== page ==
- Website posting. Referred to as the Notice and Access model, administrators may post participant disclosures on a website if an appropriate Notice of Internet Availability (NOIA) is furnished to the electronic addresses of covered individuals. These documents must remain on a website until superseded by a subsequent version but never for less than one year. The NOIA must include a description of the covered document(s), the electronic address (or hyperlink to the address) where the individual can access the document, and a required statement that advises individuals of their right to opt out of electronic delivery and to receive free paper copies along with the administrator’s or a designated representative’s phone number. The NOIA must generally be provided each time a new covered document is available for review on the website. However, the final rule permits an annual NOIA to include information about multiple covered documents instead of requiring that plan sponsors provide multiple NOIAs throughout the year.
- Email delivery. Alternatively, administrators may send required disclosures directly to the email addresses of plan participants. Required documents must be sent to participants’ email addresses no later than the date by which the document must be furnished under ERISA.
Documents Eligible for Electronic Delivery
Under the final rule, documents that may be provided electronically include:
- Annual disclosure notices such as safe harbor, Qualified Default Investment Alternative (QDIA), Fee Disclosures, and automatic enrollment.
- Summary Plan Descriptions (SPDs)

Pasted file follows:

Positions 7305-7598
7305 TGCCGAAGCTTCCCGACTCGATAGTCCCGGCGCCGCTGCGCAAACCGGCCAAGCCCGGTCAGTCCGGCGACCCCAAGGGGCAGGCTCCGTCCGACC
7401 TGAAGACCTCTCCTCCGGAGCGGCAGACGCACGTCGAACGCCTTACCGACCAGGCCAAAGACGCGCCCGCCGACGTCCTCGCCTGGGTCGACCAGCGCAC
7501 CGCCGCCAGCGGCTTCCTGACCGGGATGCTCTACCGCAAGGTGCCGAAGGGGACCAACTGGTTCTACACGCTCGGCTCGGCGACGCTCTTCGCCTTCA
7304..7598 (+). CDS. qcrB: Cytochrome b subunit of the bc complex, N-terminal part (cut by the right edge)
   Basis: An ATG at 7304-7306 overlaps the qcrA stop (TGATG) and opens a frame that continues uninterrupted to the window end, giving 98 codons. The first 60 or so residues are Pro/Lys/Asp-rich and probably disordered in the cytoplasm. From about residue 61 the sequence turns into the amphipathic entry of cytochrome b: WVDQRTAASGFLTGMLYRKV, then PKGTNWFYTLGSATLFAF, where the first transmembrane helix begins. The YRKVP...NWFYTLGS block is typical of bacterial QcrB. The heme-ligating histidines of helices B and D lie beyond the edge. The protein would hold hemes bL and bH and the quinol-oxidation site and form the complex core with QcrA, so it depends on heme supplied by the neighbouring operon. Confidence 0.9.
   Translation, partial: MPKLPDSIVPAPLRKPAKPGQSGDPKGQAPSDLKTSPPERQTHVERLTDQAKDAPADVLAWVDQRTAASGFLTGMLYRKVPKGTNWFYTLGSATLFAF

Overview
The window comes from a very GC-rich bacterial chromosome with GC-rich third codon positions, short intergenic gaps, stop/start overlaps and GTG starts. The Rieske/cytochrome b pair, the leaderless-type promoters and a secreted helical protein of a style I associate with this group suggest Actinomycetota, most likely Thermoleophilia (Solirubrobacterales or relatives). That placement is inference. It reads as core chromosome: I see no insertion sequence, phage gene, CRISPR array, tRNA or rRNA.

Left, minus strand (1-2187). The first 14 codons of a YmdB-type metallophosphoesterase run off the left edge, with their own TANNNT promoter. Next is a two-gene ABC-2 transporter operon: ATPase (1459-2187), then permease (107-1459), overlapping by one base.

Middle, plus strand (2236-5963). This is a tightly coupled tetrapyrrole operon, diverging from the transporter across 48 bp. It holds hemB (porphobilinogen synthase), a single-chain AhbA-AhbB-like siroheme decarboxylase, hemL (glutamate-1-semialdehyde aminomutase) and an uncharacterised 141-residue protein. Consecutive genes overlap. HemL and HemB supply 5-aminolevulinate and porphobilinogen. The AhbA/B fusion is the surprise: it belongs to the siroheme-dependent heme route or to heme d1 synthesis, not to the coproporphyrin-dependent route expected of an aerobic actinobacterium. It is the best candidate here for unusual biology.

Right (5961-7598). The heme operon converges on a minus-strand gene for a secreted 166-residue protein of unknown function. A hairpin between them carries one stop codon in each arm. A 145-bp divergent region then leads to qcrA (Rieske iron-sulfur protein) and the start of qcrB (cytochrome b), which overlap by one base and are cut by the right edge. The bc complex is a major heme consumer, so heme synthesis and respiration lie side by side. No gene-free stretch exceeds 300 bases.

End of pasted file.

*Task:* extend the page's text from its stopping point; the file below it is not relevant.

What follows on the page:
- Summaries of Material Modifications (SMMs)
- Summary Annual Reports (SARs)
- Notice of blackout period for participant investment direction
- Notices relating to Qualified Domestic Relations Orders (QDROs) Individual benefit statements required by the Pension Protection Act
IMPORTANT: The rules do not apply to any document that must be furnished only if it is requested.
Upcoming Compliance Deadlines for Calendar-Year Plans (12/31)
|15th||Required contribution to Money Purchase Pension and Target Benefit Pension.|
|Contribution deadline for deducting 2019 employer contributions for those sponsors who filed a tax extension for Partnership or S-Corporation returns for the March 15, 2020 deadline.
|Single employer DB plans were provided relief under the CARES Act to extend any required contributions due during 2020 (both quarterly and year-end contributions) to January 1, 2021.
|30th||Deadline for certification of the Annual Funding Target Attainment Percentage (AFTAP) for DB plans for the 2020 plan year.|
|1st||401(k) Plan Safe Harbor Notice (must be provided between October 1 and December 1 for plans with a 12/31 plan year-end).|
|15th||Extended due date for the filing of Form 5500 and Form 8955.